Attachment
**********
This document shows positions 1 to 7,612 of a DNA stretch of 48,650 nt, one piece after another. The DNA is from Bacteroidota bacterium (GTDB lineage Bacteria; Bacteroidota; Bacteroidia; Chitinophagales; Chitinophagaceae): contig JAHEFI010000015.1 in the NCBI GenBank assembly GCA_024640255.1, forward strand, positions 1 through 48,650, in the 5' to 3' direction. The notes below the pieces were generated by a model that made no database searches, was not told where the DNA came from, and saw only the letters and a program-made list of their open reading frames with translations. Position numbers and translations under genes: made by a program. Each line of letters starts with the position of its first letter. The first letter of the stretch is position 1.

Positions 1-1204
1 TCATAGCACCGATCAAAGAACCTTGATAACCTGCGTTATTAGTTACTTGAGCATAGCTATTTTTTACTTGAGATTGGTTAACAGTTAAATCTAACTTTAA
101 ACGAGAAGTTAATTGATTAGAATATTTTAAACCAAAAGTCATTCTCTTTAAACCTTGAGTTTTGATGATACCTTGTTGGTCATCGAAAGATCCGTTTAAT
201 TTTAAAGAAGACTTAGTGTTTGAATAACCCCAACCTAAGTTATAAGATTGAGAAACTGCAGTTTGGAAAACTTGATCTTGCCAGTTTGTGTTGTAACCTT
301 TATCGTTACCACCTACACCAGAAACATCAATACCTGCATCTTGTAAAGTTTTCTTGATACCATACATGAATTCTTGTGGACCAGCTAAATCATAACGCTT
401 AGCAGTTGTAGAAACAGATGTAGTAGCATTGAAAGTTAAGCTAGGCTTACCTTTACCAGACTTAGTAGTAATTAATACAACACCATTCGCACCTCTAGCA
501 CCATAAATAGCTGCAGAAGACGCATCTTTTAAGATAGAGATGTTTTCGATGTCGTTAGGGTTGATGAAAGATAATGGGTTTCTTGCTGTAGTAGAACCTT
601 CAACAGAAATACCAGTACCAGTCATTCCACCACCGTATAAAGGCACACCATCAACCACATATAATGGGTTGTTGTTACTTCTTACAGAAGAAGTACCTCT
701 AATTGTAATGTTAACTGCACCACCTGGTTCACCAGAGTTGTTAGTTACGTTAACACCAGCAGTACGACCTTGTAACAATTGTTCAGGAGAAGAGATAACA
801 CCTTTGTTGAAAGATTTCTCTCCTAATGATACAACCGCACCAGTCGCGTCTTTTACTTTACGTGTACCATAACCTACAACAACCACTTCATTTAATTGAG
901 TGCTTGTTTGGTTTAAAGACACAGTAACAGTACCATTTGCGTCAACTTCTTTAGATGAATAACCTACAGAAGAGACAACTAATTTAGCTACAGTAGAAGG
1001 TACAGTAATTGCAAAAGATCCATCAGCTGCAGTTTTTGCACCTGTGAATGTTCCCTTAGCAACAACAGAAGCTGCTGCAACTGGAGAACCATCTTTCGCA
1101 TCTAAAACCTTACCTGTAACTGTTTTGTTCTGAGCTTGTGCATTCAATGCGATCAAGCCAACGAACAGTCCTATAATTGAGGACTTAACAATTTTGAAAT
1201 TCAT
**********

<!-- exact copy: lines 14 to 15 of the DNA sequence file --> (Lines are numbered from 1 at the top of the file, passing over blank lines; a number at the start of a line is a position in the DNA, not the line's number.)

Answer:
1101 TCTAAAACCTTACCTGTAACTGTTTTGTTCTGAGCTTGTGCATTCAATGCGATCAAGCCAACGAACAGTCCTATAATTGAGGACTTAACAATTTTGAAAT
1201 TCAT